Manifesto Insight: What Labour offers local government
Cllr Richard Watts, 6 June, 2017

At this General Election, local government is at crossroads, with the two main parties offering very different directions for the future of councils and the communities they serve.

The role that councils play in supporting local people means that we must have a government that is interested in serving the many, and not the few.

Labour’s offer to local government at this election is of more funding next year, freedom to build genuinely affordable homes, support to our schools facing a cash crisis and vital support for social care services. As the Leader of a council that has lost more than 60 per cent of its core government funding since 2010, this fully funded offer is exactly where we should be heading. It’s also pleasing to see so many policies that have been tried and tested in Islington – and by other Labour councils across the country – forming key parts of the manifesto.

You need look no further to see the difference between the parties than to consider their approach to a policy pioneered in Islington: Labour would introduce universal free school meals for all primary pupils, helping boost attainment and saving families £500 per child a year. The Conservatives by contrast would scrap free meals and leaving schools high and dry with newly expanded kitchens and locked into catering contracts.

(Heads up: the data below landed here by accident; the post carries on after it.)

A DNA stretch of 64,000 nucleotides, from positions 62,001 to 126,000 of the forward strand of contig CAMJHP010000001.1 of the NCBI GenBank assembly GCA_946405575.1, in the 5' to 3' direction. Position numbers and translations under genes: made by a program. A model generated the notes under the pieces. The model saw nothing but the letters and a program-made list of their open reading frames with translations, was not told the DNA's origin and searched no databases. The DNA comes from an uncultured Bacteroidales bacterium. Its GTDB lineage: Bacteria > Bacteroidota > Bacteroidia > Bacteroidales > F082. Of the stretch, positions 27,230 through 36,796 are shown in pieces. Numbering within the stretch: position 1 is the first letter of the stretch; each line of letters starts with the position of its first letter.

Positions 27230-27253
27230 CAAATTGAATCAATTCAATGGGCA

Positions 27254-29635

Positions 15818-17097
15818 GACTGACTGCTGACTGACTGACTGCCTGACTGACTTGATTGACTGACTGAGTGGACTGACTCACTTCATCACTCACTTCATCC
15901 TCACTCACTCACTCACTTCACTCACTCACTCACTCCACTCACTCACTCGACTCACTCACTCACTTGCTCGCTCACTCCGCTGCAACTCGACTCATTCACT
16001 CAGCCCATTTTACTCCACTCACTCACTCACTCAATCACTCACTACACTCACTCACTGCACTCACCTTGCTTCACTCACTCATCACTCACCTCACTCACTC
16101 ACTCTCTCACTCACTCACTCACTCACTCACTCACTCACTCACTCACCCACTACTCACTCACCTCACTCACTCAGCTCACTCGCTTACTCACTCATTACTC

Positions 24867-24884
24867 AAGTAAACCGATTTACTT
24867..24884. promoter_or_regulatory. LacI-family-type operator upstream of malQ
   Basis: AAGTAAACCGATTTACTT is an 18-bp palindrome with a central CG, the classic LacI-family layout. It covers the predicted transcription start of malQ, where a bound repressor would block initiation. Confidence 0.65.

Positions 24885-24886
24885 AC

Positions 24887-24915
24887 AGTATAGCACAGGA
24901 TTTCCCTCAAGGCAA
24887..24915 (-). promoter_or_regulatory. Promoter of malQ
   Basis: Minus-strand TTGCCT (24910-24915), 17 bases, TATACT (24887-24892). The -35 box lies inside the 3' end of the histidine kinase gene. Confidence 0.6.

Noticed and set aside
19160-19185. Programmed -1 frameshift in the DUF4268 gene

It is fair to say that in the past Labour governments have not always been that forthcoming in moving power away from Whitehall and down to communities. Which is why it is encouraging to see a firm commitment to devolution included in the manifesto, and a promise to devolve new powers over economic development along with the necessary funding. There are also greater powers for communities to help shape and protect their high streets and the things that matter to everyday life, like post offices and independent traders.

It is in housing where Labour is not only listening to local government, but is giving a clear lead, saying ‘get building’. Labour’s plans to build a million new homes in the next 5 years, with at least half being for council and housing association genuinely affordable rents, and guaranteeing Help to Buy funding until 2027, is a bold plan to start tacking the housing crisis. Labour will also remove the threat to end lifetime tenancies in social housing, will scrap the hated Bedroom Tax, and will give greater protections and rights to the growing number of private tenants.

Extending free childcare and providing schools with funding they need to cope with rising cost pressures, as well as letting councils build new school places, shows a Labour Government is committed to supporting future generations. A national care service will be challenging to deliver, but a further £8 billion of funding for social care over the next parliament will allow us to move away from a crisis and towards this ambitious goal.

Ultimately, local government must ask itself which direction we wish to go. For too long, local councils have faced devastating cuts and no answers on social care; but Labour will listen to Town Halls and tackle head-on the issues we all grapple with each day.